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Sunday, 26 May, 2002, 00:07 GMT 01:07 UK
Mozambique mourns rail disaster victims
Emergency workers described a scene of carnage
President Joachim Chissano of Mozambique has declared three days of national mourning for about 200 people who died in a train crash in the south of the country.

Hundreds more people were injured in the accident, which the president described as the worst in the country's history.

He urged people to donate blood to help treat the injured.

The crash happened on Saturday in a mountainous region north of the capital, Maputo, on the main rail line between Mozambique and South Africa.

In a BBC interview, Transport Minister Tomas Salomao blamed human error for the crash, which occurred after passenger carriages were separated from goods wagons to enable the train to climb a steep hill.

Mr Salomao said two passenger carriages were completely destroyed after rolling at speed down the hill into the cargo wagons.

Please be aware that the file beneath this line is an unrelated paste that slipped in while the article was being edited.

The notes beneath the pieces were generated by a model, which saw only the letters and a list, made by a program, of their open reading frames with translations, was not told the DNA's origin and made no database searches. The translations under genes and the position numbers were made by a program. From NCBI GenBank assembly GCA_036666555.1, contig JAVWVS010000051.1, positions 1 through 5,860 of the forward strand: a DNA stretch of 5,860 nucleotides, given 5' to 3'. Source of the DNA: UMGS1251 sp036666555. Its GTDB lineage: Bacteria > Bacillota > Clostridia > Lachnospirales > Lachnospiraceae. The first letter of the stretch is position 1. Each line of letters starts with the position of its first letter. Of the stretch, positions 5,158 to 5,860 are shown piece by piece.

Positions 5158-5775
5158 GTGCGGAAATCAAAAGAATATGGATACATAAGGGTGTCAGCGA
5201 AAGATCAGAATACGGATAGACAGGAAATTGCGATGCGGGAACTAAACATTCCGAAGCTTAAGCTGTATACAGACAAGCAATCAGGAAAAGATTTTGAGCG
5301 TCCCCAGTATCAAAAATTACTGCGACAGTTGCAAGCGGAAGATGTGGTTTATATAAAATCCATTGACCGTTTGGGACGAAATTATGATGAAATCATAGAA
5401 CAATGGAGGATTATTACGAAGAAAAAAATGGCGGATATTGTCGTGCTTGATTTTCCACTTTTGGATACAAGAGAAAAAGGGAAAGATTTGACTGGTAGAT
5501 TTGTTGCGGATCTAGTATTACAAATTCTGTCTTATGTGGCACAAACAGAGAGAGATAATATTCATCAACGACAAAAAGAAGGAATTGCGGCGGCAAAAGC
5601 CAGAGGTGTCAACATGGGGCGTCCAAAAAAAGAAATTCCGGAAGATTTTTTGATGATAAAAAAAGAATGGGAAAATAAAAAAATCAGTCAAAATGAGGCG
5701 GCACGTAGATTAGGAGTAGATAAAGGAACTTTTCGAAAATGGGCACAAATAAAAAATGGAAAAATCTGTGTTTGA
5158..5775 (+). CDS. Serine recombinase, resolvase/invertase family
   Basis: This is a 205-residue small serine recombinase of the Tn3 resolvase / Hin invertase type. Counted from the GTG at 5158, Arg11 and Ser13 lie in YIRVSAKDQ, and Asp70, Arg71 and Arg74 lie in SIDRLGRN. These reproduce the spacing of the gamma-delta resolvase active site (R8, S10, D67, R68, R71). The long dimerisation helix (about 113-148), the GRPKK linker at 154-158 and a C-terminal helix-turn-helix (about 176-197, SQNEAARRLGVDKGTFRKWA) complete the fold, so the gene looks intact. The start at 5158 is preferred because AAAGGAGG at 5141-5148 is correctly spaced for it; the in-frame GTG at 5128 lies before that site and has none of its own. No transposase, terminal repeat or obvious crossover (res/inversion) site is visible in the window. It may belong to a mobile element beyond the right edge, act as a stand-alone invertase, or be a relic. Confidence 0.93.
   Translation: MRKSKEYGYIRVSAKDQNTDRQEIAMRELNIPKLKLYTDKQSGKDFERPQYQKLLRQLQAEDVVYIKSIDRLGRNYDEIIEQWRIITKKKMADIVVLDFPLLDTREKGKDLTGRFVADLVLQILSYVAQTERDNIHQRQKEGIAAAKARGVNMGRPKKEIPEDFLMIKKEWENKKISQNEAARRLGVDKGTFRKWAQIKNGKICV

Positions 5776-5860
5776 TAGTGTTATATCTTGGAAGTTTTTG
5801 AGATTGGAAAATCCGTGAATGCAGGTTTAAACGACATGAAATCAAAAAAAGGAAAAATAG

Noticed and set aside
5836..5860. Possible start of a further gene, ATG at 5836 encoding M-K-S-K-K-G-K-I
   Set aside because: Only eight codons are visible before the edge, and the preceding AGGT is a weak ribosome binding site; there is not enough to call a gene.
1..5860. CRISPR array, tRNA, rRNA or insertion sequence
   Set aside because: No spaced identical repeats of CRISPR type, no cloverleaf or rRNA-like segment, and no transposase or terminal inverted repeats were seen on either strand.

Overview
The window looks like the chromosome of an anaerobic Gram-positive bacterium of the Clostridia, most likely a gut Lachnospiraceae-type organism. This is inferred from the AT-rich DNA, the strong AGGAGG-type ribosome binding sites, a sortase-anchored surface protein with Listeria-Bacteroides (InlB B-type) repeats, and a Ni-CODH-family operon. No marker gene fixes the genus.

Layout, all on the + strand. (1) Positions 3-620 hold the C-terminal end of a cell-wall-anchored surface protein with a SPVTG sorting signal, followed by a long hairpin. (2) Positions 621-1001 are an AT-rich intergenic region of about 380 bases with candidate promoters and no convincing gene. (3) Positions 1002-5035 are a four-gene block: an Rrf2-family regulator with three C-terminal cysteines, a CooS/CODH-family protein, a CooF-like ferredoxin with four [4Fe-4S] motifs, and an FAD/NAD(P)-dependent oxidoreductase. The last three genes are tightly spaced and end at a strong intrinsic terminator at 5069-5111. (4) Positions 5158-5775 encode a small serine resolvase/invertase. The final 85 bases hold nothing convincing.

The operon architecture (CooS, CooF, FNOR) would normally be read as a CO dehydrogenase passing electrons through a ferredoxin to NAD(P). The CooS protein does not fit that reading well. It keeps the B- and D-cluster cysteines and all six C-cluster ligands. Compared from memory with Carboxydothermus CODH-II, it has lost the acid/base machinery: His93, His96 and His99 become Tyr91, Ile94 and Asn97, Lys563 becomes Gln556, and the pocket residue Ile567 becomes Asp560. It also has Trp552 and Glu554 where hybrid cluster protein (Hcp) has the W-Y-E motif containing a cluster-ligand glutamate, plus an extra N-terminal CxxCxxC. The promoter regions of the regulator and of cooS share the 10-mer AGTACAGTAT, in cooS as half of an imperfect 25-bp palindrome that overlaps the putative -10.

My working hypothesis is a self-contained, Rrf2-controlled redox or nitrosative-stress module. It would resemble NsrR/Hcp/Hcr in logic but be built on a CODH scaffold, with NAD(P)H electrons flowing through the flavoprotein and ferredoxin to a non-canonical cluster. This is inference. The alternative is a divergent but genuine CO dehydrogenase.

Emergency workers at the crash site described a scene of carnage.

"When we got here, passengers were dying in our arms because we could not get them out quickly enough," one police officer said.

Victims being treated at a Maputo hospital
Doctors complained of a shortage of blood and drugs
"Everything is destroyed, there are bodies that have been cut in half and we don't know how to match them up, there are severed limbs."

Ambulances and private cars ferried the injured to hospital in Maputo 40 kilometres (25 miles) away.

At the main hospital in the capital, scores of people lay on thin foam mattresses on the floor.

President Chissano - who cut short a visit to his home village on hearing of the accident - visited victims in the hospital wards as well as going to the mortuary.

Civil war

Rail transport is very important in Mozambique, a country which went through a devastating 17-year civil war.

The conflict ended nearly a decade ago, but not before it obliterated much of Mozambique's transport networks and infrastructure.

Intensive use of land mines in the conflict has also made many areas and routes hazardous.

But Mozambique has experienced significant economic development since the civil war ended. It is a transit route for many products from South Africa to other landlocked countries in the interior like Malawi, making transport a critical link.

The BBC's Emmanuel Camillo in Mozambique
"A lot of people are still trapped"
Michelle Gallagher, Goal aid agency, Mozambique
"The government has responded very well"
See also:

08 Mar 00 | Africa
20 May 02 | Country profiles
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